The Trailing Spouse: To Be or Not To Be??


Posted on December 5th, by Tamkara Adun in Career Transitions, On My Mind. 2 comments

The Trailing Spouse: To Be or Not To Be??

The Wikipedia describes a Trailing Spouse as “a person who follows his or her life partner to another city because of a work assignment.”

It goes further to explain that the life of The Trailing Spouse is fraught with many challenges that may impact on their personal and professional lives. Challenges such as:

Professional Sacrifice

Family issues

Barriers to mobility

Work/life issues

Loss of identity

These are all very real and pertinent issues that Trailing Spouses face as their new reality and I can identify to some degree with some of them. However, I have often wondered at the adjective “Trailing”.  I feel a certain degree of discomfort referring to an individual or a spouse as “Trailing.”

Synonyms for trailing include: rambling, lagging, tailing, dragging….all less than savory adjectives for the word spouse.  In my mind’s eye, “trailing” paints a picture of forced followership, reluctant relocation.

It reminds me of little people on a leash, compelled to follow their care givers whether they would like to or not.

It signifies to me a lack of choice or say in the matter and I do not think it adequately describes or does justice to the spouses who have boldly taken up the challenge to leave the comfort and security of the familiar and move to a new location, experience new cultures, and thrive in their new environment, all the while supporting their spouses and oftentimes children in order to make for a smooth transition to their new way of life. That to me looks a lot more like Trail Blazing and not just “Trailing”.

Moving to a new location with no security of a ready source of income can be a stressful time, and a time of uncertainty… but it can also be an exciting time, an opportunity to use this block of time and do that which you might otherwise not have done. The possibilities are endless.

This is a call for spouses who have chosen to accompany their partners to pursue their careers abroad to have greater expectations for their expatriate experience. As you plan your upcoming move, there are 4 tips that might help make the transition a little bit easier. Please feel free to add more in the comments below.

Plan: It’s advisable to have a plan before you leave your home country of what personal goals that you would like to achieve during your time in your new location. You are not on exile so you are allowed to have fun with the whole expatriation process. It could be to learn a new language, look for a job within your field of expertise  (or even in another field of expertise), further your education, write a book or start a blog, or even take a leave of absence to spend more time with your family. As I mentioned earlier,The possibilities are endless.

Position yourself: If you would like to work in your new location, start your job search as early as you can. Look for opportunities within your network, take a class, learn the local language, do some research, and get informed. Do whatever is necessary to get you one step closer to your goal.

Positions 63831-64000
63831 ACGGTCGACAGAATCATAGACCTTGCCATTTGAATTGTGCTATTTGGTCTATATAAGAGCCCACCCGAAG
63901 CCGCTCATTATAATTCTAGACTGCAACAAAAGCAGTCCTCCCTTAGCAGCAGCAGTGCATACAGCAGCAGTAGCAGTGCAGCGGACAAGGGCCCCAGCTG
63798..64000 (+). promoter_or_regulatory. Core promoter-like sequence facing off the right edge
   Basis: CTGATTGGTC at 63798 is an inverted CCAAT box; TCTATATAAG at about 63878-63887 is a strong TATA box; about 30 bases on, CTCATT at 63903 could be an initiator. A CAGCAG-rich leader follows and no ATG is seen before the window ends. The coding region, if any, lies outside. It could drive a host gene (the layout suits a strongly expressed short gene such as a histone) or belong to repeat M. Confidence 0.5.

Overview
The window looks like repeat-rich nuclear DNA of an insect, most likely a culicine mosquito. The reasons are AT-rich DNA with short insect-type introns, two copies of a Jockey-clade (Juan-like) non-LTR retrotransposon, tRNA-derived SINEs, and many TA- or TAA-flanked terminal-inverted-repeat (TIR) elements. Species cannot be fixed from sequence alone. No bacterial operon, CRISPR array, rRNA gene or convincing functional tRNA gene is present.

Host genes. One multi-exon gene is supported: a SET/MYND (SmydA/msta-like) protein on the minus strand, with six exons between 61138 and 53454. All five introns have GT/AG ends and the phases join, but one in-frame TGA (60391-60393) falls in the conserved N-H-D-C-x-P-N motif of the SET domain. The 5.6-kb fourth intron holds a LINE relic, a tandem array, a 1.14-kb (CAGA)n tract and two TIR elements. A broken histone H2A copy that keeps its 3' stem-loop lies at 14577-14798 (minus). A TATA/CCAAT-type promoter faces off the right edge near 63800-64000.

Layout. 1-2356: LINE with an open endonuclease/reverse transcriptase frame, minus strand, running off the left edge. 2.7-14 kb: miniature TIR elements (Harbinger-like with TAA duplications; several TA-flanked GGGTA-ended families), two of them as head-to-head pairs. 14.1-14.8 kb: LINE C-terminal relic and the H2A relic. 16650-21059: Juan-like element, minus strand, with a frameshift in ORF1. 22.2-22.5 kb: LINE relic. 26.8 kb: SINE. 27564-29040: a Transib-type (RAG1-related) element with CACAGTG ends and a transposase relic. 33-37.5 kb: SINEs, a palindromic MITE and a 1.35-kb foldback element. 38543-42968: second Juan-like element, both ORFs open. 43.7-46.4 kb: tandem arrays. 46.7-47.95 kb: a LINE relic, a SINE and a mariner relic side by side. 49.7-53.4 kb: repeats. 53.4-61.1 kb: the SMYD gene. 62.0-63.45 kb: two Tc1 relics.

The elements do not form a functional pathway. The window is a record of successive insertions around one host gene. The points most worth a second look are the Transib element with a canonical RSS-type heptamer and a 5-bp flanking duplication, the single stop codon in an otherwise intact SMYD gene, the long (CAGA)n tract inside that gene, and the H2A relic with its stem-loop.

Persist: maintain a positive outlook, don’t give up easily…even when things seem to be happening not as fast as you envisaged. Also stay open to change and be flexible to opportunities that at first glance may not seem to align with your core competencies.

Pay it forward: Help someone else succeed. Offer the support you wish you got. Share your experiences and your new knowledge with others who need your expertise.

The key is to exploit the situation that you find yourself in and use it to enrich your life’s story.  Moving to a new country with all the excitement is a great time to reinvent yourself because no one has any preconceived notions about you.  This means you have a chance to start afresh and try to be that which you always wished.

Who knows what you would have achieved at the end of your expatriation in terms of self development, new knowledge of different cultures, and new relationships built that you would otherwise not have been exposed to.

Besides, why be a trailing spouse when you could be a Blazing Spouse or better yet a Trail Blazer?

 

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About the Author: Tamkara currently lives in The Hague and is currently taking time off from her day job in Procurement and Sourcing to pursue an MBA. She will be spending the next few months studying, blogging and learning Dutch. You can connect with her on twitter @tamkara  or find out what she’s up to at www.naijaexpatinholland.com.





2 thoughts on “The Trailing Spouse: To Be or Not To Be??

  1. Yes Melissa the whole experience is definitely not as negative as the word “trailing” might imply.
    I agree when you say, both parties have to be patient and it does help the settling down process for all involved when there is mutual support.
    Thanks for your comment!

  2. Although I haven’t “trailed” a spouse to an international location I have trailed a spouse out of state. It has its ups and downs but I don’t think it is as negative as the word “trailing” implies.

    An important thing to keep in mind is that both spouses need to be patient about the trail blazing spouse finding employment. A lot of moves mike look like a serial job hopper when in fact it isn’t a result of the circumstances.

    The advice you offer is helpful regardless if it is a domestic or international relocation. It is great to see an article focusing on the family members of employees.

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